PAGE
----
Senior Senators from Both Parties Urge Bush to Fire Drug Czar for Focusing Too Much on Marijuana and Not Enough on Methamphetamine

Press Release April 26, 2006
Media Contact

Bill Piper at (202) 669-6430 or Tony Newman at (646) 335-5384

In a rare slap at a top administration official, Iowa Republican Senator Charles Grassley told Iowa reporters on Wednesday that President Bush should fire the nation’s drug czar, John Walters, for wasting too many resources on marijuana. He went on to suggest that the drug czar should be focusing resources on methamphetamine instead. Iowa Democratic Senator Tom Harkin called for Walters’ resignation the next day. The Drug Policy Alliance, the nation’s largest organization working to treat drug use as a health issue, thanked the Senators for their honest admission that the war on marijuana is a waste of resources, but cautioned that the federal government could do more harm than good if it focused on methamphetamine in the wrong way.

“Like alcohol prohibition, marijuana prohibition is destroying too many lives and wasting too much money and should be repealed as quickly as possible,” said Ethan Nadelmann, executive director of the Drug Policy Alliance. “But, the history of drug control efforts shows that the federal government’s punitive approach to drugs is destroying families, perpetuating racial disparities and failing to do much good, and policymakers should keep that in mind when talking about shifting resources to dealing with methamphetamine abuse.”

Warning that John Walters would put ideology over good drug policy, the Drug Policy Alliance led a national coalition in 2001 and 2002 to stop the Senate from confirming him as drug czar. The coalition warned that “Mr. Walters’ views on civil rights, drug treatment, and a number of other issues make him the wrong person for the important position of director of the Office of National Drug Control Policy.” A majority of members of the Congressional Black Caucus signed a letter stating their concern that “his views on race and crime make him unfit for a position that requires sensitivity to racial fairness.” Senators went on to confirm his nomination anyway.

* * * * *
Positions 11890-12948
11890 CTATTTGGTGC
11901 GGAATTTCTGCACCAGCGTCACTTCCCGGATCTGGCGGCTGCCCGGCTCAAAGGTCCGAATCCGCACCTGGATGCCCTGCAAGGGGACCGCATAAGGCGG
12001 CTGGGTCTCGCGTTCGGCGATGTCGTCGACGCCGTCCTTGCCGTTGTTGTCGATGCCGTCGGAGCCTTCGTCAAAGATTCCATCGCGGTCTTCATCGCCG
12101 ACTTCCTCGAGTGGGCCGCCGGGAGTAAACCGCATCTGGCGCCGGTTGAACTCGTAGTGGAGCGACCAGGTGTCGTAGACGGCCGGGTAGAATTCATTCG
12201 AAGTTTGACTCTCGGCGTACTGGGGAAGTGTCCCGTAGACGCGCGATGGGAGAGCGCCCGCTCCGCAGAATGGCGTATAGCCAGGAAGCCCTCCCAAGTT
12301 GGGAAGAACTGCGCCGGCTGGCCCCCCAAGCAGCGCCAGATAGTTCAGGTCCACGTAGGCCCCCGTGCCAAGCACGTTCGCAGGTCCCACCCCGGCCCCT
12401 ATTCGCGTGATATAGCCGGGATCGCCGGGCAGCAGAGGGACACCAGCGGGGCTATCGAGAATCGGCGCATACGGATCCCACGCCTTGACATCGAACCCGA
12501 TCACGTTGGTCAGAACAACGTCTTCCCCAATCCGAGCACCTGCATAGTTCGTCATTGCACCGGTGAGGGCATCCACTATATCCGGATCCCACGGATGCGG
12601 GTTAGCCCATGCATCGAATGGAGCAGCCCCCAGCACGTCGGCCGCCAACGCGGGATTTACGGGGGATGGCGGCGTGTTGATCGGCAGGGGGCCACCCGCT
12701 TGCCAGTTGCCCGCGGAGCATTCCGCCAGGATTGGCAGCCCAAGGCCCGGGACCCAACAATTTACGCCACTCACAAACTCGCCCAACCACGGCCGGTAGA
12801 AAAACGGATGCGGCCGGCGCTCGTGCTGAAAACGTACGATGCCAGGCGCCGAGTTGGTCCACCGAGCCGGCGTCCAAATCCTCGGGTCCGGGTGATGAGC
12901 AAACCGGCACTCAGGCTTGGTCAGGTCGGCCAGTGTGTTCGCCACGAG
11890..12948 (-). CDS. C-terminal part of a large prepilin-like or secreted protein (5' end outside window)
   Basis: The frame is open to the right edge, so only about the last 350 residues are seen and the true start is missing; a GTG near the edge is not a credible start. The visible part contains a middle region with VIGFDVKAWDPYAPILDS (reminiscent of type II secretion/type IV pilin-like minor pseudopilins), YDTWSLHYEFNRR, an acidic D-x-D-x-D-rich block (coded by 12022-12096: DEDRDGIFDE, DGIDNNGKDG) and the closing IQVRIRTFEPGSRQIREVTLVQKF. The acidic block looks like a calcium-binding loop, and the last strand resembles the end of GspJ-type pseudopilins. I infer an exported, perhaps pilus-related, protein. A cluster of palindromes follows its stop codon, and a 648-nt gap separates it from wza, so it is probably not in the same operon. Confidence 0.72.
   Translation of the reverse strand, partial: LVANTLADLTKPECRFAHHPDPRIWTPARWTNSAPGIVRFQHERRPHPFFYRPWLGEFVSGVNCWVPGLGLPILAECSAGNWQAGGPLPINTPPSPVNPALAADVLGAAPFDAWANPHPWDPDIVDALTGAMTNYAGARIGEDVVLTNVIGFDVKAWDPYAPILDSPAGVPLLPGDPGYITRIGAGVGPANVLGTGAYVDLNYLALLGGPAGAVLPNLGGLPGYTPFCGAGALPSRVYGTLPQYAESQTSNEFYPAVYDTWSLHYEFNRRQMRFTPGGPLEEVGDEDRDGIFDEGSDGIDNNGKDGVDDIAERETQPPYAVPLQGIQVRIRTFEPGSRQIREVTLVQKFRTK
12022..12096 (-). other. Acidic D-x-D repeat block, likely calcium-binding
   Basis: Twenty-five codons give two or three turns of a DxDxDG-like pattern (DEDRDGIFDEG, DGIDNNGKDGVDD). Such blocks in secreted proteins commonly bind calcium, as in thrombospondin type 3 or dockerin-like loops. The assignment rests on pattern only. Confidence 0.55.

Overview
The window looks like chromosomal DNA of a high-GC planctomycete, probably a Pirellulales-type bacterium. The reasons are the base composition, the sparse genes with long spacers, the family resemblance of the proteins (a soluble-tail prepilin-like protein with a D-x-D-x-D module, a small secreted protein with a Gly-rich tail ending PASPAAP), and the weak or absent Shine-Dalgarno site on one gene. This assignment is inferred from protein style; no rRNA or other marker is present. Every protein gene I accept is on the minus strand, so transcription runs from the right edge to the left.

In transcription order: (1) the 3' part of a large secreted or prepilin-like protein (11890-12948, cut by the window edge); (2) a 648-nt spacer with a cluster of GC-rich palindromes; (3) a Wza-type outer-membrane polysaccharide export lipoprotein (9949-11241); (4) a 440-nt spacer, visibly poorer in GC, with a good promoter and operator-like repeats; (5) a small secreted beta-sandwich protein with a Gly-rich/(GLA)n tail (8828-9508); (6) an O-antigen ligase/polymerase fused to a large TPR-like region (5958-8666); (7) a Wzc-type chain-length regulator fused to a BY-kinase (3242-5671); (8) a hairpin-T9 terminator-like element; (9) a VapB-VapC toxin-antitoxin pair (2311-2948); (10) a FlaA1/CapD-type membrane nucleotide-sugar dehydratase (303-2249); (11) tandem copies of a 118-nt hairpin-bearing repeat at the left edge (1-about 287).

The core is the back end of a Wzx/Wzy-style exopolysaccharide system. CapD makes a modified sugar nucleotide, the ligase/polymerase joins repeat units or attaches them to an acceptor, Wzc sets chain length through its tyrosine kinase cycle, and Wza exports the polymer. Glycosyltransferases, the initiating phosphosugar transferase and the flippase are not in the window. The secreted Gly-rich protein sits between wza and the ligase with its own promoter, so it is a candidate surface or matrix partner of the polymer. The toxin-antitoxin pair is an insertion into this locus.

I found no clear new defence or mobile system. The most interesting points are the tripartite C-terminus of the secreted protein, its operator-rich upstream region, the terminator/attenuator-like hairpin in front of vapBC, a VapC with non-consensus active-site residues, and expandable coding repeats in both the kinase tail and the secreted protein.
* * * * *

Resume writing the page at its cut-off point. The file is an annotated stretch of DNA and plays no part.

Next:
The calls for Walters to be fired by Senators Grassley and Harkin are only the latest in a growing controversy surrounding the Drug Czar’s obsession with marijuana, the least dangerous illegal drug. From multi-million dollar ad campaigns comparing marijuana users to terrorists to using taxpayer money to influence voters to reject medical marijuana laws, Walters has made marijuana his top priority. Evidence that he has shifted resources from fighting heroin and cocaine to fighting marijuana – which he calls America’s most dangerous drug – has sparked continuous concern among policymakers.

In September 2005, Congressman Mark Souder, the Chair of the House Criminal Justice, Drug Policy and Human Resources Subcommittee, called for the resignation of top ONDCP officials. Speaking on the office’s obsession with marijuana over meth, Souder said, “If they continue to defend the way they’re going, it’s time for some of the top people to resign.” Souder called ONDCP staffer David Murray’s presentation on methamphetamine to the Drug Policy Subcommittee “pathetic” and an “embarrassment.” He warned Walters, “…;Clearly, if he does not lead, we need a change of the drug czar … If Director Walters and anyone else in that office agrees with what was said today, they should resign.”

While there is a growing consensus that the federal government should stop wasting resources on marijuana, switching the resources to methamphetamine might not be the answer. Experts say the best way to deal with the methamphetamine problem is to expand treatment services, and California is leading the way. Tens of thousands of methamphetamine users are receiving treatment as a result of California’s Proposition 36, which mandates treatment-instead-of-incarceration for certain nonviolent drug offenders. In contrast, members of Congress have largely sponsored bills designed to give nonviolent drug offenders long prison sentences.

“We fear that the federal government will adopt the same policies that didn’t work with other drugs to fight methamphetamine,” said Nadelmann. “Long mandatory minimums are not the answer. We need more money for drug treatment.”

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